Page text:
Free as in Freedom is a generally sympathetic but far from hagiographic biography of Richard Stallman, inspiration of the free software movement. While much of the material in it will be familiar to anyone actively involved with free software, there are, as Williams claims, "facts and quotes in here that one won't find in any Slashdot story or Google search". It is also an entertaining and accessible study, which I finished within a day of my review copy arriving. Williams begins with the famous jamming printer and Stallman's encounter with a non-disclosure agreement that prevented him writing reporting software for it. He then jumps forwards to a speech given by Stallman in 2001, responding to attacks by Microsoft on the GNU GPL. Having used these episodes to introduce Stallman and explain the basic idea of free software, the rest of the work continues in a similar vein, mixing historical chapters with ones describing Williams' own meetings with Stallman. Chapter three describes Stallman's childhood as a prodigy; chapter four his experiences at Harvard and MIT; chapter six the MIT AI Lab and the Emacs "commune"; chapter seven the death of the MIT hacker community and the first announcement of the GNU Project; chapter nine the GNU GPL; chapter ten the appearance of Linux and debates over GNU/Linux; and chapter eleven the coining of the term "open source" and the arguments over that. These contain quotes by everyone from Stallman's mother to the leading lights of free software, as well as plenty by Stallman himself. The narrative never strays too far from its subject, but becomes inextricably interwoven with the broader history and politics of free software and sometimes digresses to cover key figures and events with which Stallman wasn't directly involved. Williams' first-hand accounts help give Stallman a human face: chapter five recounts a meeting in 1999 LinuxWorld, chapter eight a meeting in Hawaii, and chapter twelve a frustrating car trip with Stallman at the wheel. These give a feel for Stallman's personality and presence, his forthrightness and emotional intensity, his steadfastness and his abrasiveness, and his ability to unsettle. Chapter thirteen attempts to predict Stallman's status "in 100 years", quoting opinions from from Eben Moglen, John Gilmore, Eric Raymond, and Lawrence Lessig; it also suggests that Stallman's personality may be inseparable from his achievements. Although I had already been involved with free software advocacy for some time, my first encounter with Richard Stallman came when he turned up to a rehearsal of my gamelan group; afterwards I tried without much success to explain to my fellow musicians why the strange bearded man they'd just met was so important. I don't think Free as in Freedom would help much with that: it jumps around too much and assumes too much general knowledge of the computer industry to be a good introduction for complete outsiders. Those already interested in the history and politics of free software and hacker culture, however, should relish it...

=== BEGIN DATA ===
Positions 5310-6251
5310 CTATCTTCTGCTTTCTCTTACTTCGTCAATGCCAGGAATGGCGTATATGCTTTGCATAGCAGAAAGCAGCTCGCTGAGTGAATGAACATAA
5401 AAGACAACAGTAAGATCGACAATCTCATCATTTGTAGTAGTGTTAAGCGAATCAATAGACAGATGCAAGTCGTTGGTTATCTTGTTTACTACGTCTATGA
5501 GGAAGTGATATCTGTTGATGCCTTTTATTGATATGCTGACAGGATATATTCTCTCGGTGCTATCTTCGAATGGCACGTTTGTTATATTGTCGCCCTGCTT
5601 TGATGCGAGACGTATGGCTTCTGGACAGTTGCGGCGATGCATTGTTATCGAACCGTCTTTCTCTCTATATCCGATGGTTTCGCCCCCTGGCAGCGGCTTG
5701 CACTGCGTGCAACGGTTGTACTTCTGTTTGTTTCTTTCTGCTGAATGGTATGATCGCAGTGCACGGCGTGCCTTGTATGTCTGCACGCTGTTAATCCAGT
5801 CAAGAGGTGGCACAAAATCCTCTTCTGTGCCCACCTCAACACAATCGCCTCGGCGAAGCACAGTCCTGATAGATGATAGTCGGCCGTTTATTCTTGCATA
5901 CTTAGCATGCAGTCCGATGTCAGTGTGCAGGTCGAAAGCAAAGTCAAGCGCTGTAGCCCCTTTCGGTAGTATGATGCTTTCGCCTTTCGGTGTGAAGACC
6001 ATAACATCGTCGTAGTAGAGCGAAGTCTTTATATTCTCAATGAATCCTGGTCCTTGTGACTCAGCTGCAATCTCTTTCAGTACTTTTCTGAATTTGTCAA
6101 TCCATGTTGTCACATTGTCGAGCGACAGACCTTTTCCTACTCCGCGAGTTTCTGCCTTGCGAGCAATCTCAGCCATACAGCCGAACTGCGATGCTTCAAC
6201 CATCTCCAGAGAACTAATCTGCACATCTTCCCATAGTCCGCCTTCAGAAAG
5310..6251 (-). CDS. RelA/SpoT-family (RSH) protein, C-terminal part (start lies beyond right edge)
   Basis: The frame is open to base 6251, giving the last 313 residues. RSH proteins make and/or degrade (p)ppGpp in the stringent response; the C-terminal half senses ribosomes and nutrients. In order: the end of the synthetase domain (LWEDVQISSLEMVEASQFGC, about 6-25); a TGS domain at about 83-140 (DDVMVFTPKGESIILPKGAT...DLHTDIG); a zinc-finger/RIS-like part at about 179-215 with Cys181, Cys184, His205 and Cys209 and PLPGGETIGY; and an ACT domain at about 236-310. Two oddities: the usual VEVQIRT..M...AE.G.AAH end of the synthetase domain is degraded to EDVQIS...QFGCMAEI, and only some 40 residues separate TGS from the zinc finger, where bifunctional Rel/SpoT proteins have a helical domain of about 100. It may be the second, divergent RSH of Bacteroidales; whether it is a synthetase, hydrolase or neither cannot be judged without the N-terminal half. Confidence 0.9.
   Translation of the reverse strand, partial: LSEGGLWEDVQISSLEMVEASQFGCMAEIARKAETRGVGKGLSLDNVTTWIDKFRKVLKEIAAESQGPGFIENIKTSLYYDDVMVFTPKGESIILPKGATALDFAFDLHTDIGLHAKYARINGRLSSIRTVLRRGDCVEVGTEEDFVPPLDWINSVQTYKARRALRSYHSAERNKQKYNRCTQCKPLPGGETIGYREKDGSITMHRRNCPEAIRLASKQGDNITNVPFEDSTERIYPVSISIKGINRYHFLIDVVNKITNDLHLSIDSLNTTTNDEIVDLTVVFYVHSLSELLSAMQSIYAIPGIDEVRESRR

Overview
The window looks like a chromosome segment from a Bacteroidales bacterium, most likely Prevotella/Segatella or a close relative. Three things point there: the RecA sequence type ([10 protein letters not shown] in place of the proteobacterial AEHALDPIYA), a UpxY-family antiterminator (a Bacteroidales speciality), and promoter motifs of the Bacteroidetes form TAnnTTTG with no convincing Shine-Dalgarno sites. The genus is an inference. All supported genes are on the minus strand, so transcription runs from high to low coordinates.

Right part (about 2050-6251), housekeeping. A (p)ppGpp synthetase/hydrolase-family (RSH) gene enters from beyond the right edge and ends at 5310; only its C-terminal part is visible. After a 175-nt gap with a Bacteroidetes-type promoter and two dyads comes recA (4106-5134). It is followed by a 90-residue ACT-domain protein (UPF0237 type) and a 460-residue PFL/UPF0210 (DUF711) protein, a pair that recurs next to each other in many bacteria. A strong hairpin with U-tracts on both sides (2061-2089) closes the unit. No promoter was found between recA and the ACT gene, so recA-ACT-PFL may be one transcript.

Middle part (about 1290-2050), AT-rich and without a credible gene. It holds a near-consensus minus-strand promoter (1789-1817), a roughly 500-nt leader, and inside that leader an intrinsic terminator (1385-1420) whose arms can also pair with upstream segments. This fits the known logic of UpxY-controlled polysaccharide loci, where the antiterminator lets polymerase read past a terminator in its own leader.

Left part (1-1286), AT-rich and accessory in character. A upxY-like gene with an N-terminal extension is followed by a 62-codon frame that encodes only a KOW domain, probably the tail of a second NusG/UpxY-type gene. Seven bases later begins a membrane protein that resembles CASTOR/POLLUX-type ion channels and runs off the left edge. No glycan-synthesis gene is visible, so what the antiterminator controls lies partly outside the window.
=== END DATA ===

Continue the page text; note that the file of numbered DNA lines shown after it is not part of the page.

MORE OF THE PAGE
The book contains a brief biography (so far) and an overview of the beliefs of Richard Stallman, the founder of the Free Software Foundation. It contains interesting tidbits and provides an outsider's view on this quirky but undoubtedly highly influential individual. If you are interested in learning more about the person who kick started the free software phenomenon, which is now transforming the computing world, you should get this book. If you are more interested in the man's ideas, there are other books out there, most notably "Free Software, Free Society: Selected Essays of Richard M. Stallman". The book is also available free online under the GNU Free Documentation License (GFDL), so you can download it at no cost if you so wish.
Its a very imformative, easy to read, and often amusing look at the life of this clever and driven hacker who's work has led to the increasing acceptance and quality of free software today. Many may not agree with all his ideas, but few doubt his genius. Recommended for both those with a good understanding of free software, and those with little prior knowledge. Great stuff!